IVAN E. COYOTE is a natural-born storyteller. When Coyote walks onto a stage and begins to speak, the audience stops opening hard candies and checking the time. They sit still and they listen. There is a rhythm and a presence in Coyote’s storytelling that carries over into the books that go along with it. As each story takes shape, the reader is carried from one event to the next as easily as if Coyote is making mere small talk âe” that is, until the larger picture emerges.
The Yukon-raised Coyote has three books and a CD of storytelling on the shelves already, each a pleasure to pick up and difficult to put it down. That was a great thing when Coyote was producing short stories. Now Coyote has written a novel, and Bow Grip has the same momentum as previous works, which means readers are liable to be kept up to all hours reading. It is going to make for some bleary mornings.
This novel marks a bit of a departure for Coyote. The autobiographical tales of life in the Yukon are gone. Nonetheless, it presents a world that will be familiar to Coyote fans âe” a small town just the way the author seems to like it best. That is, seen from the cab of a truck while jawing with a pretty friend on the curb, trying to make eye contact over the head of the dog in the passenger seat.
Bow Grip is set in Lethbridge, Alberta. It introduces a cast of characters who would probably wear the term redneck proudly, and Coyote paints them with great affection. These are caring people who respect differences whether they like ’em or not, and they show it by leaving well enough alone. At least, Joey does. He’s a mechanic still smarting from a triple downer: his own infertility, the subsequent divorce, and the further subsequent departure of his wife to Calgary with another woman. At the friendly nagging of his mother and his friends, he’s looking for a way to get over the hump when a stranger gives him a cello as a trade for a car. By the end of the narrative, Joey has met characters of all stripes Albertan, and made the happy discovery that there are myriad ways to be part of a family.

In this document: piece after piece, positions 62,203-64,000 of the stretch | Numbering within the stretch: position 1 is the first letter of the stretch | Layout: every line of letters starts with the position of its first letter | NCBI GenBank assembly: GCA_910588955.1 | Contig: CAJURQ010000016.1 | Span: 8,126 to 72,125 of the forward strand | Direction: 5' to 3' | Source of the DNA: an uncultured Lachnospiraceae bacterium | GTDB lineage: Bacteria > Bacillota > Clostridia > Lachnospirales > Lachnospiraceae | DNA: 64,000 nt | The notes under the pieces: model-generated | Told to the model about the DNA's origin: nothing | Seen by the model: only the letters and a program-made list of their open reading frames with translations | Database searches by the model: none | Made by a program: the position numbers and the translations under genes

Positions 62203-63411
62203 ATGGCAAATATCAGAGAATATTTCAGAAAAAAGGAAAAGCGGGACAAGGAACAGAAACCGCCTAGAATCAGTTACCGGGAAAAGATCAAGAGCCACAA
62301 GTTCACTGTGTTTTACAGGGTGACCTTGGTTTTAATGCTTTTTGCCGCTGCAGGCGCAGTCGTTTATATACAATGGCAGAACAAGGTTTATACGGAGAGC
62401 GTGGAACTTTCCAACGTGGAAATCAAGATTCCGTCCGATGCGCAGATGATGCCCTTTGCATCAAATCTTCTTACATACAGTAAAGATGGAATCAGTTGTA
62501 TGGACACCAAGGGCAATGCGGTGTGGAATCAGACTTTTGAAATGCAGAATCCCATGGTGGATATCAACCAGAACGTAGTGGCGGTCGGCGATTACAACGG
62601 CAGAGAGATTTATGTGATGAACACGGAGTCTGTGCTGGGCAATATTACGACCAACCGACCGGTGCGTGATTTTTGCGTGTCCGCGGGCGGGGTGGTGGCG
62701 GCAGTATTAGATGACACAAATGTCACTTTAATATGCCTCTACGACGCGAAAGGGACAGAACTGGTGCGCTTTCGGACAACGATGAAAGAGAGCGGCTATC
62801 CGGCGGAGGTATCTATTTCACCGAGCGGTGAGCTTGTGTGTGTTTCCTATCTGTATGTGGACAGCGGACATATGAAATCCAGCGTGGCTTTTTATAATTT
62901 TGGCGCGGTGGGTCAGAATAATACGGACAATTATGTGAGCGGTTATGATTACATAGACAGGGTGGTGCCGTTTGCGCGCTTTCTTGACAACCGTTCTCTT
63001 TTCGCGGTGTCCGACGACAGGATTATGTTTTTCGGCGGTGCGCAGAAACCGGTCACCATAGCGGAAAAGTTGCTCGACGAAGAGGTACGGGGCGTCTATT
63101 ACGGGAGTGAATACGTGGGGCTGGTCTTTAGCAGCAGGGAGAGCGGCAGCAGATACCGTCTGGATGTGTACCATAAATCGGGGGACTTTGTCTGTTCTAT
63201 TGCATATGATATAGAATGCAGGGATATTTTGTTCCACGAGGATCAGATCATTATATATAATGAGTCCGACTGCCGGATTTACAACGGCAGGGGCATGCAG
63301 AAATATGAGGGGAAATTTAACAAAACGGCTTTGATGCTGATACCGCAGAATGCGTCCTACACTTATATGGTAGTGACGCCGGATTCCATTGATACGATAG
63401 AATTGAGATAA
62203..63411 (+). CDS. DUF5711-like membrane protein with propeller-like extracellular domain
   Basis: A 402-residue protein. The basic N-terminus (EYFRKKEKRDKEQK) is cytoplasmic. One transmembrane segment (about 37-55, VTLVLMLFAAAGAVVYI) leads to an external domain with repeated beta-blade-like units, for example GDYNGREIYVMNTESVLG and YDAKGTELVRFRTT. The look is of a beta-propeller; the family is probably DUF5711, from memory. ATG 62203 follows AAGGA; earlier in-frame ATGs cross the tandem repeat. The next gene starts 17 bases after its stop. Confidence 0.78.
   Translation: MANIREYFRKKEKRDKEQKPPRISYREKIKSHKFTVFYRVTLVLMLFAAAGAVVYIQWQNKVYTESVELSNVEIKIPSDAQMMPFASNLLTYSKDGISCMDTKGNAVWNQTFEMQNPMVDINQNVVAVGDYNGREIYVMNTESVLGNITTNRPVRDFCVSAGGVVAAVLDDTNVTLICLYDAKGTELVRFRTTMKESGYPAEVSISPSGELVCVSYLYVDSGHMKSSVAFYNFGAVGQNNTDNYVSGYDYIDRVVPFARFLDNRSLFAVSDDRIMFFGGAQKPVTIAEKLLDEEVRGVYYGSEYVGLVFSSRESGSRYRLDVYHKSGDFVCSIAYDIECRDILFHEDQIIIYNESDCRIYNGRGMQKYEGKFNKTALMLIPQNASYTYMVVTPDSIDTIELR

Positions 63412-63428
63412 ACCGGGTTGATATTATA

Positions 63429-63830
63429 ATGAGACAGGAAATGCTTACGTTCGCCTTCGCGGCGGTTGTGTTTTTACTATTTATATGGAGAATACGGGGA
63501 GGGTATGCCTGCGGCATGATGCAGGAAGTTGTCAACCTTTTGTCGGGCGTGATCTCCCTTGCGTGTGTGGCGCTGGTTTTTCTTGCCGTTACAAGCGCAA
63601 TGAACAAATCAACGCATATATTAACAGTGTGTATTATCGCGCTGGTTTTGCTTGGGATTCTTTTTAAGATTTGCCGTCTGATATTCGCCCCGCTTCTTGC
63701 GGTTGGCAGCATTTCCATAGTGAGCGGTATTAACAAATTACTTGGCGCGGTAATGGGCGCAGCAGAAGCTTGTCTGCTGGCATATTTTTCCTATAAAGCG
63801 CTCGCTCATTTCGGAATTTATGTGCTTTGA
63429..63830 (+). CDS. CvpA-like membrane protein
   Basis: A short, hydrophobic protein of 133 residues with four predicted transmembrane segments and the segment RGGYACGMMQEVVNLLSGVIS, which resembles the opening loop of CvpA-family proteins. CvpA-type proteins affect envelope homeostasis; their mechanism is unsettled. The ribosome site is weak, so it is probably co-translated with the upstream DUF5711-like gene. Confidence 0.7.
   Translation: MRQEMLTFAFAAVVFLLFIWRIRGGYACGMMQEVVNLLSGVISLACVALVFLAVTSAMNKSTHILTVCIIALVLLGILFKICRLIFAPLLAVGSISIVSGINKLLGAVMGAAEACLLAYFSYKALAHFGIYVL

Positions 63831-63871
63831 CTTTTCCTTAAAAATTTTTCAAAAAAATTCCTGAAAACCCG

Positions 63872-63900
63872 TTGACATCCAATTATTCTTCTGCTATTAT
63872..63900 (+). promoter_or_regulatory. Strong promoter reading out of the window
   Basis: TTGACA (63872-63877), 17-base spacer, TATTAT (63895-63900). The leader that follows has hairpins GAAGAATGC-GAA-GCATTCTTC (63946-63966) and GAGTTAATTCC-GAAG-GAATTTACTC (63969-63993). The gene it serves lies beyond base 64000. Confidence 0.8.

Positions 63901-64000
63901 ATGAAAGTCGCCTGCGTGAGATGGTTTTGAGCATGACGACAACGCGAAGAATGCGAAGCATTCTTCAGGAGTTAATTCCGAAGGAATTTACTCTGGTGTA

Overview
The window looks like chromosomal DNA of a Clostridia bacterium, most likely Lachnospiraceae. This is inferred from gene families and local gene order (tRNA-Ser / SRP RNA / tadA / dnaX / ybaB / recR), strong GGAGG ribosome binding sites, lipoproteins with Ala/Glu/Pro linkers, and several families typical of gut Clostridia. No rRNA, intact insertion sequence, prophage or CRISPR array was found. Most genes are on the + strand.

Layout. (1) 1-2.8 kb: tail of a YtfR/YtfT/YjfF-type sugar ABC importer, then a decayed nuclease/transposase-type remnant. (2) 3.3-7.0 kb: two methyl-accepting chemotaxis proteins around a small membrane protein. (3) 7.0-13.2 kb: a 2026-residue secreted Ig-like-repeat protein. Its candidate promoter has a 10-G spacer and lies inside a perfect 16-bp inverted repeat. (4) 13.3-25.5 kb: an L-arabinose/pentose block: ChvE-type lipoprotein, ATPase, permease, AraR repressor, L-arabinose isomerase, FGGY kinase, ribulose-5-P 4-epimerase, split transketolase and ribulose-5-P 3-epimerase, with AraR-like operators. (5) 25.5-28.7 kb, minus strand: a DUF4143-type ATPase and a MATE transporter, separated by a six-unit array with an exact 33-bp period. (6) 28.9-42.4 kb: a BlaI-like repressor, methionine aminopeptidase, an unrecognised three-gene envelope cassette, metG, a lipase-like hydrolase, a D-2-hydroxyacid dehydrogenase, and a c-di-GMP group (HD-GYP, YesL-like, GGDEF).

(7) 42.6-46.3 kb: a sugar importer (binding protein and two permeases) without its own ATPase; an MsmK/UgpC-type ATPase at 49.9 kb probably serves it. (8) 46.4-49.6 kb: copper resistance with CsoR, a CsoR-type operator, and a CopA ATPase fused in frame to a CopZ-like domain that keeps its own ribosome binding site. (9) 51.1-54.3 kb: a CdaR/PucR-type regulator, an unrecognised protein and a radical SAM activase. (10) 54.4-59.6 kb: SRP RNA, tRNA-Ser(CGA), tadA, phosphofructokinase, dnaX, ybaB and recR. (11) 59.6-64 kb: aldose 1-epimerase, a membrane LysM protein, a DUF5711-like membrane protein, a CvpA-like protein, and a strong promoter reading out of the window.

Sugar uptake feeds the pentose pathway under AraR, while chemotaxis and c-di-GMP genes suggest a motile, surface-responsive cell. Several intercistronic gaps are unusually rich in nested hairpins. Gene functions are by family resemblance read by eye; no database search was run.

Bow Grip is dedicated to the men in Coyote’s family, and read in the right frame of mind, it could act as an instruction manual on being a good man. Joey witnesses many less-than-acceptable behaviours from his fellow men, but partakes in none. Instead he takes on responsibility for others even when it is not required. He’s helpful when it’s needed. He is gentle, and he is generous in challenging situations, such as during a hustler’s come-on in a Calgary park.
“Cold night,” I said.
“Cold, but dry. You can stay warm if you stay dry.”
I nodded, since this was true.
“You looking for a little action then?”
“Beg your pardon?”
“Looking to hook up?âe
Joey doesn’t even understand what the guy is talking about initially, but when he does, he doesn’t get exercised over it. He politely declines and moves on.
Joey fares well in unlikely situations, and although the stylized small-town language (where a lot of sentences seem to have words missing) feels a little cumbersome at some points in the novel, this book presents a compelling, positive image of just what manhood can be. Most of all, in challenging times. “The only opinion you should be concerned with is your own.” Coyote is dreaming a man’s world that seems more inclusive than the workaday patriarchy looks from the outside. And there is nothing wrong with that. To each their own. Or, in this case, to each his own.âe”Meagan Perry